United Kingdom (UK) early Tuesday expressed grave concern by the declaration of state of emergency in the Maldives and the suspension of constitutional rights.
Foreign Secretary Boris Johnson in a statement said the damage being done to democratic institutions in Maldives and the sustained misuse of process in Parliament was 'deeply worrying.'
The island nation has plunged into fresh political turmoil after the Supreme Court on Thursday ordered the immediate release of jailed political leaders including self-exiled former president Mohamed Nasheed.
More than four days after the Supreme court ordered the immediate release of as many as nine political prisoners, government has thus far refused to comply.
The state of emergency was declared after president Yameen's last ditch attempt to convince the top court to revoke the order failed after the apex court rejected the government's 'legal and judicial' concerns over the order.
President Yameen has declared emergency state for 15 days and suspended as many as 20 constitutional rights for the duration along with the criminal procedure Act and several articles of the judicature Act.
The constitutional rights suspended president Yameen has effectively quashed any moves by the opposition to impeach him while also stripping the Supreme Court of any authority.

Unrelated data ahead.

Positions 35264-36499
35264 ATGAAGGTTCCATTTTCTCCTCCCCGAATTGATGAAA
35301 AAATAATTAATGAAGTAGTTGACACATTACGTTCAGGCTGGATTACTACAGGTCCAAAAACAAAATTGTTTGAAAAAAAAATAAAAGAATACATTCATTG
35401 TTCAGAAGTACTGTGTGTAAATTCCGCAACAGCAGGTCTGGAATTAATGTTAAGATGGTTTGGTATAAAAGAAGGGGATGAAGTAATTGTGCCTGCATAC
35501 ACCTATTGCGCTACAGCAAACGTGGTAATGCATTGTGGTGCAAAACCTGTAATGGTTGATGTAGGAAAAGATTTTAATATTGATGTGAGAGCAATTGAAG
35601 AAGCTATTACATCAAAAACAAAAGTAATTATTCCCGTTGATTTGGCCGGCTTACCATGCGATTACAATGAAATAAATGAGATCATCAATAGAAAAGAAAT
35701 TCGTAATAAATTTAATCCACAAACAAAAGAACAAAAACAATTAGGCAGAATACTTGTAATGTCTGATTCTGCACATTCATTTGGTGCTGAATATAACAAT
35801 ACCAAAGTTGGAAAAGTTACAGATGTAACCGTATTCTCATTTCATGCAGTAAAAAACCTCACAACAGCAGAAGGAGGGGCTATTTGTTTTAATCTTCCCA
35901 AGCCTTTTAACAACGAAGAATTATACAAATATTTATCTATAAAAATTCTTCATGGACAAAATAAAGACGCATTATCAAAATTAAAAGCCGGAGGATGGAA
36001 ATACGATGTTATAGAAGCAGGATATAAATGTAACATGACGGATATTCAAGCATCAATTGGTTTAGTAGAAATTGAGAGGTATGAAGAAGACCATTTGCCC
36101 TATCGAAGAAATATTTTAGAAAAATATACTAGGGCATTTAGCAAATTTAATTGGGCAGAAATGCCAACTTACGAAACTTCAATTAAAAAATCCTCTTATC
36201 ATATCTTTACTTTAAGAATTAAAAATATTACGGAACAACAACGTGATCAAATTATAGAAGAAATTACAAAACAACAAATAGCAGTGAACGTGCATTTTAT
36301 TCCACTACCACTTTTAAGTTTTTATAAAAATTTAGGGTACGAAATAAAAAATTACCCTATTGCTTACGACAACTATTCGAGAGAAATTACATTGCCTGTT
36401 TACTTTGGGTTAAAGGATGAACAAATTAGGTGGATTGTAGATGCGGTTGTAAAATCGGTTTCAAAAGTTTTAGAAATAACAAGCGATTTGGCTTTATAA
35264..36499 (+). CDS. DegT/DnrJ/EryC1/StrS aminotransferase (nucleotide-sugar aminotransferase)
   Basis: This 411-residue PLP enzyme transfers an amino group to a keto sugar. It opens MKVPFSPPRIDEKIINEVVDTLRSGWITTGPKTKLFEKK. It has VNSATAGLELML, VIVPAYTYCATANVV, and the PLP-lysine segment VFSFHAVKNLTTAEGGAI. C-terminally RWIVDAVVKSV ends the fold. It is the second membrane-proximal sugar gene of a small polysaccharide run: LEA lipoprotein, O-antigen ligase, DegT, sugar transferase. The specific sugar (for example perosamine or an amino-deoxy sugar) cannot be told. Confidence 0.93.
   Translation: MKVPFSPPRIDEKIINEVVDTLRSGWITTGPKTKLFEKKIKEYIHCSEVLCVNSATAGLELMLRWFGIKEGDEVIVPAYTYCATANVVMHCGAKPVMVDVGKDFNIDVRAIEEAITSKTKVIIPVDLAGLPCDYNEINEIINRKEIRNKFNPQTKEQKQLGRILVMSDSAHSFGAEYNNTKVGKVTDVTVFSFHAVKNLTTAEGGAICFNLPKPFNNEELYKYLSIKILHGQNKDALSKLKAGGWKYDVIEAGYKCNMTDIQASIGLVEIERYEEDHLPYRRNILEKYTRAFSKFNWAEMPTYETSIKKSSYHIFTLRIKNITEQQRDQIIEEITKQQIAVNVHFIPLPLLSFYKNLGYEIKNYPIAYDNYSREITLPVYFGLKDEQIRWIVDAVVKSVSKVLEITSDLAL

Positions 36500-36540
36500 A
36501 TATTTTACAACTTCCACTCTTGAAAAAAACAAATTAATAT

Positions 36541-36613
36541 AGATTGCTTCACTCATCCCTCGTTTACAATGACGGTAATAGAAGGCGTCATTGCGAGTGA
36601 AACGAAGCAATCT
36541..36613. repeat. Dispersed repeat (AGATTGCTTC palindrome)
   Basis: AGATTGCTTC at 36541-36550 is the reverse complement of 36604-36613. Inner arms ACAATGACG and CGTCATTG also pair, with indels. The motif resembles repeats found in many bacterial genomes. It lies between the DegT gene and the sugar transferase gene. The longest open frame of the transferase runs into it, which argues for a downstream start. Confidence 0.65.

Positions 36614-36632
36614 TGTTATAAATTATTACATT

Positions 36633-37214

The judicature Act articles suspended by the president further constricts the powers of the top court and its jurisdiction to overrule the High Court.
"I call on President Yameen and the Government of Maldives to peacefully end the state of emergency, restore all articles of the constitution, take immediate steps to implement in full the order of the Supreme Court, and to permit and support the full, free and proper functioning of Parliament," Johnson was quoted in a press release issued by the UK Foreign and Commonwealth Office.
In addition to Nasheed, the other top political leaders named in the order included Jumhoory Party (JP) leader Gasim Ibrahim, religiously conservative Adhaalath Party (AP) leader Sheikh Imran Abdulla, former defence minister Mohamed Nazim, former vice president Ahmed Adheeb Abdul Ghafoor and Gayoom's lawmaker son Faris Maumoon.
The others named in the order included former prosecutor general Muhthaz Muhsin, magistrate Ahmed Nihan and Adheeb's brother in law Hamid Ismail.
The court had also annulled its anti-defection ruling and ordered the country's electoral watchdog to re-instate the dozen government lawmakers disqualified over the ruling. The Supreme Court said the anti-defection ruling was issued as a temporary solution to the constitutional dispute case filed by the state but insisted that the relevant authorities have failed to bring to effect an anti-defection law specified in the ruling.